What It Means for Orlando

The Pride currently have four goalkeepers under contract: 2023 starter Anna Moorhouse (through 2025), backup Carly Nelson (through 2024), third keeper Kaylie Collins (through 2024), and now Manner (through 2025). Collins is on loan with Western Sydney Wanderers FC of the A-League Women in Australia. Four goalkeepers will provide spirited competition in preseason camp, to be sure, but it’s likely that one of these players will be on the move at some point.

If Manner wins the starting goalkeeper spot from Moorhouse, it may be for reasons other than stopping shots. Moorhouse did a good enough job of that, but often struggled with balls in from the wings, which was illustrated in the Pride’s penultimate game of the year — a must-win match at Racing Louisville — when a routine-looking corner kick cross appeared to be easily catchable, but Moorhouse went for a punch instead and knocked the winning goal for Louisville into her own net. That dropped point in the standings put Orlando in jeopardy on Decision Day and indeed the Pride beat Houston but missed the postseason on goal differential. It was a crucial point dropped.

That wasn’t Moorhouse’s only major error on the season, as she set an NWSL record with the earliest sending off in league history with her third-minute red card at OL Reign on Sept. 3 — a match the Pride lost 1-0 while playing one player short for 87 minutes plus stoppage. She has also frequently spilled crosses and shots from distance.

Orlando needed to upgrade the position. Whether Manner is an upgrade remains to be seen, but as Carter said, she is expected to compete for the starting spot. If nothing else, the competition should be good for the Pride. If Manner does take the starting position, it seems logical that the club will look to move either Moorhouse or Nelson.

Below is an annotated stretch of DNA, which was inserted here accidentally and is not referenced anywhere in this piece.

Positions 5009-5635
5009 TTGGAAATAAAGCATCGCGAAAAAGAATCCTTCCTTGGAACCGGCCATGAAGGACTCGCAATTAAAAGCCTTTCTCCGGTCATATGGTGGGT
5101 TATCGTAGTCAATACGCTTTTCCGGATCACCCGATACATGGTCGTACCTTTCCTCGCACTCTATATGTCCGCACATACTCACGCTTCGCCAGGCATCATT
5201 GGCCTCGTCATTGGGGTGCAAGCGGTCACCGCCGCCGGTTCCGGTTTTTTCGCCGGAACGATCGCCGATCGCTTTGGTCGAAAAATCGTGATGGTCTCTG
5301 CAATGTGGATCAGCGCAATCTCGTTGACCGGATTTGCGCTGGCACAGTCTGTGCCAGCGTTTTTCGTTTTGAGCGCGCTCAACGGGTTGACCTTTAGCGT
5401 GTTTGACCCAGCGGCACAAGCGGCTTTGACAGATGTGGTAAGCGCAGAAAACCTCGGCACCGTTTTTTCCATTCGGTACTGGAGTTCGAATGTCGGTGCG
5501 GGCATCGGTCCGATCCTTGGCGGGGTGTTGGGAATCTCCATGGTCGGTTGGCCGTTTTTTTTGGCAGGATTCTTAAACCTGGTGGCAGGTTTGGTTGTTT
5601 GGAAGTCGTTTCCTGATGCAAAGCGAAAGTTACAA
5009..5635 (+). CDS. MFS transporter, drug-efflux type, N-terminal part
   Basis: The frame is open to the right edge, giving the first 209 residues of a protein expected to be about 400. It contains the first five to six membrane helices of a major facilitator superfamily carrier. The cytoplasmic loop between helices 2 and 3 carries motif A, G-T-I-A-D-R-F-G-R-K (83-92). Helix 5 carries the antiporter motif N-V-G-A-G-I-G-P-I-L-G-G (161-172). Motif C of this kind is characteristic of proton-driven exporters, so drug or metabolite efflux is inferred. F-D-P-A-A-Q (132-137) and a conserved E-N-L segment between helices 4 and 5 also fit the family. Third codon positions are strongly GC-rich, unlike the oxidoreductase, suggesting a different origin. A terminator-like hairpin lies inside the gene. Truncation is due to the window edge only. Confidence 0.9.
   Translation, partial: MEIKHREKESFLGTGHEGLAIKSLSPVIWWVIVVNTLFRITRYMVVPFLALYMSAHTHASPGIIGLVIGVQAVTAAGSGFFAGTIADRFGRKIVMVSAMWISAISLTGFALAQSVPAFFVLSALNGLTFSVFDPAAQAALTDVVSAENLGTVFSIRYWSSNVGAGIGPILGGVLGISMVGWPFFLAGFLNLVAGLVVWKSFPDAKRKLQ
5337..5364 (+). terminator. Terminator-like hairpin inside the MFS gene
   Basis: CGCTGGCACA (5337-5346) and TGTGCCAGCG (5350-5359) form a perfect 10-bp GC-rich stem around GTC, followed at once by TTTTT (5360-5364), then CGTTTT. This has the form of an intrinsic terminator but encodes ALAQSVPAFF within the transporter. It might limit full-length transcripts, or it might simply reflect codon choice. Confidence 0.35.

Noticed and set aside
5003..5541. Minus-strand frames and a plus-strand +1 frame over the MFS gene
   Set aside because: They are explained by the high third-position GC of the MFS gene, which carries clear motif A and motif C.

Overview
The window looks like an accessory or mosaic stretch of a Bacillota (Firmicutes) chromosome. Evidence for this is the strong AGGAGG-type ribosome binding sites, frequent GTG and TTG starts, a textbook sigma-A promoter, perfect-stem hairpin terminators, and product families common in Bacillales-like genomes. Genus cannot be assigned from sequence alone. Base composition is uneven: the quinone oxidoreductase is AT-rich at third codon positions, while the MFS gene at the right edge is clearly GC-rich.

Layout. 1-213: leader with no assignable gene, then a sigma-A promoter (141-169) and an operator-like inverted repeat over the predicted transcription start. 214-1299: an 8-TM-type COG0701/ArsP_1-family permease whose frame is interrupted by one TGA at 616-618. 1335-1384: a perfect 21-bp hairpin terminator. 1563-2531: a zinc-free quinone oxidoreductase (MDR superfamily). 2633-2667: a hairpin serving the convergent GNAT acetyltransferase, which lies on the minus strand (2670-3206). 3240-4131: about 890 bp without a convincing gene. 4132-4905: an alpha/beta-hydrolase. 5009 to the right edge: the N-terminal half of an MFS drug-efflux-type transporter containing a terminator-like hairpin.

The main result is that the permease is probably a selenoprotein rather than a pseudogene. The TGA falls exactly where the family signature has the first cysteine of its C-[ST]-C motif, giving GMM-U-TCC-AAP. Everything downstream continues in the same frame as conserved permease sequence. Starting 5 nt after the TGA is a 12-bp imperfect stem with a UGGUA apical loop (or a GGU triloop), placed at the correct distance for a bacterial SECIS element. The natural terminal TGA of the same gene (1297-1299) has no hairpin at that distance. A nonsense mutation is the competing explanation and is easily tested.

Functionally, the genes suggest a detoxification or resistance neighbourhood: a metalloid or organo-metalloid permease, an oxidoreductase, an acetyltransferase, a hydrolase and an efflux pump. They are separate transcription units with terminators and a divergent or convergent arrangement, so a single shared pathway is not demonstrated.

The goalkeeper position will provide one of the Pride’s most intriging camp battles.

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2023 Orlando Pride Season in Review: Kylie Strom

The veteran defender was a consistent starter for the Pride in 2023.



Image courtesy of Orlando Pride / Mark Thor

The Orlando Pride signed Kylie Strom from Atletico Madrid on July 5, 2021 to a two-year contract with an option for 2023. Previously, Strom spent time with the Boston Breakers, FFC Frankfurt II in Germany, and Sparta in the Czech Women’s League. The Pride exercised her option prior to the 2023 season. Strom played a much bigger role for the Pride in 2023. 

Let’s take a look at the defender’s 2023 season with the Orlando Pride.

Statistical Breakdown

Strom appeared in 22 regular-season matches, starting all 22, for a total of 1,967 minutes. She scored one goal on six shots, putting one on target. She provided one assist and made 17 key passes. Strom completed 590 of her 880 total passes (67%). She was accurate on 58.7% of her passes in the opponent’s half, and went 73.8% in her own half. She was 29 of 106 on her long passes (27.4%). She also completed seven of her 36 crosses. Defensively, she logged 34 interceptions and 10 blocks, won 43 of her 81 tackles (53.1%), won 181 of her 291 duels (62.2%), and won 39 of her 64 aerial duels (60.9%). She also committed 18 fouls, suffered 42 fouls, and was not booked.